I'm probably going to get to work on some fender beading. After some fender beading I'll put on some running boards. After which, I don't have all the brackets for the bumpers. I'll have to locate those. I guess I'll be putting seals in as well because if I'm putting new fender beading in I might as well put new seals in. Yeah, there's still more to do. Let's keep on going.

It's a little bit easier with two people, but I'm going to try and do it solo. Easy solo if your quarter windows are out.


All right, here's a little quick tip on using the hubcap remover as Volkswagen intended. With this little pry bar you pop it up like that. Brace it on the tire, that way you're not pulling on your finger. And the reason why I did that is cause I finally remembered to bring this speedometer cable clip. Fortunately ours didn't go anywhere, but now we've got a clip and I can put this guy back on.

Well, I didn't realize how popular fender beading was. But apparently, out of the roughly I'm going to say about 10 to 15 votes we've gotten so far only one person has said no fender beading. So, I guess I'm putting fender beating in which means I'm going to loosen up all these fender bolts here. While the fender bolts are loose, I'm going to get our running boards bolted in. That way I can get our front and back bolts lined up on a running board. Then I will throw the fender beading in and get everything bolted on. So, sit back, relax, enjoy the show guys.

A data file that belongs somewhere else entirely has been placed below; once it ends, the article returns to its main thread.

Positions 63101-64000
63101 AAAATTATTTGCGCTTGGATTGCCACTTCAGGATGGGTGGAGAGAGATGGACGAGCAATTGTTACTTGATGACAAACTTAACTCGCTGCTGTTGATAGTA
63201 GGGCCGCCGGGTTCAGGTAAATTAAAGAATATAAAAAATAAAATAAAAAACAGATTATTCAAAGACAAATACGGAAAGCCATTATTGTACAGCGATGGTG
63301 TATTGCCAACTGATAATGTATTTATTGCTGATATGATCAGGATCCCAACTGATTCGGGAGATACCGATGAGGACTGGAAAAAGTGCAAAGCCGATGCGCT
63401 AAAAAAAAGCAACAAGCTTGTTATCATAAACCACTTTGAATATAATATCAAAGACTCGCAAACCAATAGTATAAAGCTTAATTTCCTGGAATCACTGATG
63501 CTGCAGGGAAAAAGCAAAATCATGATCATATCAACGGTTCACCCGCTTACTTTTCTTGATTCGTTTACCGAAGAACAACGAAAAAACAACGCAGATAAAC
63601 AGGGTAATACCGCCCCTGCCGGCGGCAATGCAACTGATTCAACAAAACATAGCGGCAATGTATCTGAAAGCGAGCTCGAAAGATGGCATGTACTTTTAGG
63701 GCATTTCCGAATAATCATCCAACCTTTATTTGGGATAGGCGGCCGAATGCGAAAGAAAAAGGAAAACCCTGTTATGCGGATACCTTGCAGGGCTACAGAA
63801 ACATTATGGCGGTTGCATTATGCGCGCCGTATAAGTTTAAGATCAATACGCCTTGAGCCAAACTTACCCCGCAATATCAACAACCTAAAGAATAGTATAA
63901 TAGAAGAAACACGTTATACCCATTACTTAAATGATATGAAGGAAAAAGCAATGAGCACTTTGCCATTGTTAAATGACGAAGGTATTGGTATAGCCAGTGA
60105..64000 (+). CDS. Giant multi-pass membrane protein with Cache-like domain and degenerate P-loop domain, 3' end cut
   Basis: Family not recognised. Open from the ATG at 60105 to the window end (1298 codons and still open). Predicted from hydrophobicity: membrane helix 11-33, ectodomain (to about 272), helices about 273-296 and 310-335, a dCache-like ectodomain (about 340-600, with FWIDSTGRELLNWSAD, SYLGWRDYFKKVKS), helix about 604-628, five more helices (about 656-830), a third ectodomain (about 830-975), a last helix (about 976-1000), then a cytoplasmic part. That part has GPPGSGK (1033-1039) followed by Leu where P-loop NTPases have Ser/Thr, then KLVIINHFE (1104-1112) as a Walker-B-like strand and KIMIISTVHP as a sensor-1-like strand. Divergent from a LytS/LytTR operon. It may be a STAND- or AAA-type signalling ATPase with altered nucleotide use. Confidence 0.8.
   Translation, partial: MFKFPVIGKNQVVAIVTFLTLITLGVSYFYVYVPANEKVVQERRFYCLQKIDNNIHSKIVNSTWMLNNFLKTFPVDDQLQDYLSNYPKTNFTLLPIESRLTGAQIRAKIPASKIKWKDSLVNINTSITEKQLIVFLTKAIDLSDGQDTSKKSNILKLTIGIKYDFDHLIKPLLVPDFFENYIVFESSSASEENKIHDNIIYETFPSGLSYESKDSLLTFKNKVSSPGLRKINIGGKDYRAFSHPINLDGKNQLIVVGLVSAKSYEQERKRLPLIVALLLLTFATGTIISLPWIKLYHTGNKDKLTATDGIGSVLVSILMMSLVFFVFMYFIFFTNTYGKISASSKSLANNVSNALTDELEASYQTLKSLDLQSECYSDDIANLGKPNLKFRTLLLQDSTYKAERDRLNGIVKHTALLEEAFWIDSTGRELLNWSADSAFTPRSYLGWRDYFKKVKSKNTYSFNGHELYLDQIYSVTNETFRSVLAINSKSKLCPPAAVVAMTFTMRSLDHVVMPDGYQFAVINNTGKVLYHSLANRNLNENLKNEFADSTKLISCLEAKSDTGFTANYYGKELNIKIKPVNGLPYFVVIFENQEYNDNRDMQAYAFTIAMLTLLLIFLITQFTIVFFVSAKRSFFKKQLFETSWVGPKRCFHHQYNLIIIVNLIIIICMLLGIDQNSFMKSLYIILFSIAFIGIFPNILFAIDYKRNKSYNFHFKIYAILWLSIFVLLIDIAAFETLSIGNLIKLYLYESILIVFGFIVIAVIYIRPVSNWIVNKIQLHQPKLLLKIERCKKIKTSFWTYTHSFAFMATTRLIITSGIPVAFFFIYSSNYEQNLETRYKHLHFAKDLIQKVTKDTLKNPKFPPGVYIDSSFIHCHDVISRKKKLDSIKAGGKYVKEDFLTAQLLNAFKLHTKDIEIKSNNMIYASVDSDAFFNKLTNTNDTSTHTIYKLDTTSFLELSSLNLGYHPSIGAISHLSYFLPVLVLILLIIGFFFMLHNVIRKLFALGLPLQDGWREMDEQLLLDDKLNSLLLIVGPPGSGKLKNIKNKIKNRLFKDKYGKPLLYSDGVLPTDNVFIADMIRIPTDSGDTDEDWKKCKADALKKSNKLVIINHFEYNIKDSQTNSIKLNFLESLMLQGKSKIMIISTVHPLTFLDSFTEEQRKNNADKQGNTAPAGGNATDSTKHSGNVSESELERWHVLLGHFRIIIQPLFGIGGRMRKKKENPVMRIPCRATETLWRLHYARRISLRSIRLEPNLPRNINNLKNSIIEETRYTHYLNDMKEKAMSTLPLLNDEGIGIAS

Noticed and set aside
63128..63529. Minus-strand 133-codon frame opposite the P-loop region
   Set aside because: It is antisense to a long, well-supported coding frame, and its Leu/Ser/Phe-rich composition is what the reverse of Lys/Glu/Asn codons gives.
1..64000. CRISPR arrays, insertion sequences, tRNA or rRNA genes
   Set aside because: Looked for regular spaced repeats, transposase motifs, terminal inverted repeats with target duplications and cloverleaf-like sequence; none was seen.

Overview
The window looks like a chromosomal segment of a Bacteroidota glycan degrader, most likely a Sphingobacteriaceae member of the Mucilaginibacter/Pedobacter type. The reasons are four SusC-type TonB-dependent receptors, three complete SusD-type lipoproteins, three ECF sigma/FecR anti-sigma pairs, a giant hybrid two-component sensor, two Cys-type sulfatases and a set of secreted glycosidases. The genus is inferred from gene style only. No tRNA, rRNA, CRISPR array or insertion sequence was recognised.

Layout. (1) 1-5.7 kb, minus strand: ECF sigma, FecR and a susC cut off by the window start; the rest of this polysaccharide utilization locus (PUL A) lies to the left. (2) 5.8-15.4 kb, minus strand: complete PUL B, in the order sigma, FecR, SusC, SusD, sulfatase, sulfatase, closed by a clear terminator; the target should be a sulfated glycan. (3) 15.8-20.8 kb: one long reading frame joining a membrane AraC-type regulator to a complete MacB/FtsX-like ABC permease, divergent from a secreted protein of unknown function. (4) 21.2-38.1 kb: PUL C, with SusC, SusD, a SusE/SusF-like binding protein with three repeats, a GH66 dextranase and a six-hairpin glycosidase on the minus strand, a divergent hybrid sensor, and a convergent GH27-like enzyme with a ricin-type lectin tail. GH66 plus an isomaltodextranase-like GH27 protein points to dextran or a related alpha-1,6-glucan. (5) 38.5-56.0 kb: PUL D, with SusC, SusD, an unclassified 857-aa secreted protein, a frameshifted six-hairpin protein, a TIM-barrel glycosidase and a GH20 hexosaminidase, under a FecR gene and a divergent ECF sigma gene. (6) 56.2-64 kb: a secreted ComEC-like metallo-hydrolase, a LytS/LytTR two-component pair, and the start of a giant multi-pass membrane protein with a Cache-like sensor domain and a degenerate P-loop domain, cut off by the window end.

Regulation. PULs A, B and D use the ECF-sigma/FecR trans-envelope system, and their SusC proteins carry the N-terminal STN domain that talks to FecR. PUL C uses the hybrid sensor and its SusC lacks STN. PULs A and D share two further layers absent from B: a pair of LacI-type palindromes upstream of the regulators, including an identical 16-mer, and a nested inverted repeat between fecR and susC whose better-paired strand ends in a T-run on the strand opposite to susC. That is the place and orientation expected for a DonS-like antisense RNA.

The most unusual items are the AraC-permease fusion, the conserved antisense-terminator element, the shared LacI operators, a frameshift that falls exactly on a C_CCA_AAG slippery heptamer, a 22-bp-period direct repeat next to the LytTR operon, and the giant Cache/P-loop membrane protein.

Fender beading wrapped and rolled all the way up and over. That fender bolt is, the actual bolt, is broken off in the body nut and I'm not going to bother welding in a new body nut for one fender bolt, especially considering the running board just bolts into the fender.

So this is where I actually shaped the running board out with a hammer a little bit to get the fender to line up a little bit better and now it's much better. And obviously, I trimmed this mat. I haven't trimmed the back mat yet, but we'll get there.

Underneath the door, because the door is sagging, I took a hammer and just flattened that out ever so slightly right in that edge. But you can see the gap on the body. There's plenty of gap. That's not the fault of the running board. That's the fault of the door jambs, or the door hinges.

At the back, that can be trimmed up a little bit better so I'll work on that.

And then we've got the fender beading all the way in place. And I just cut it off flush right there.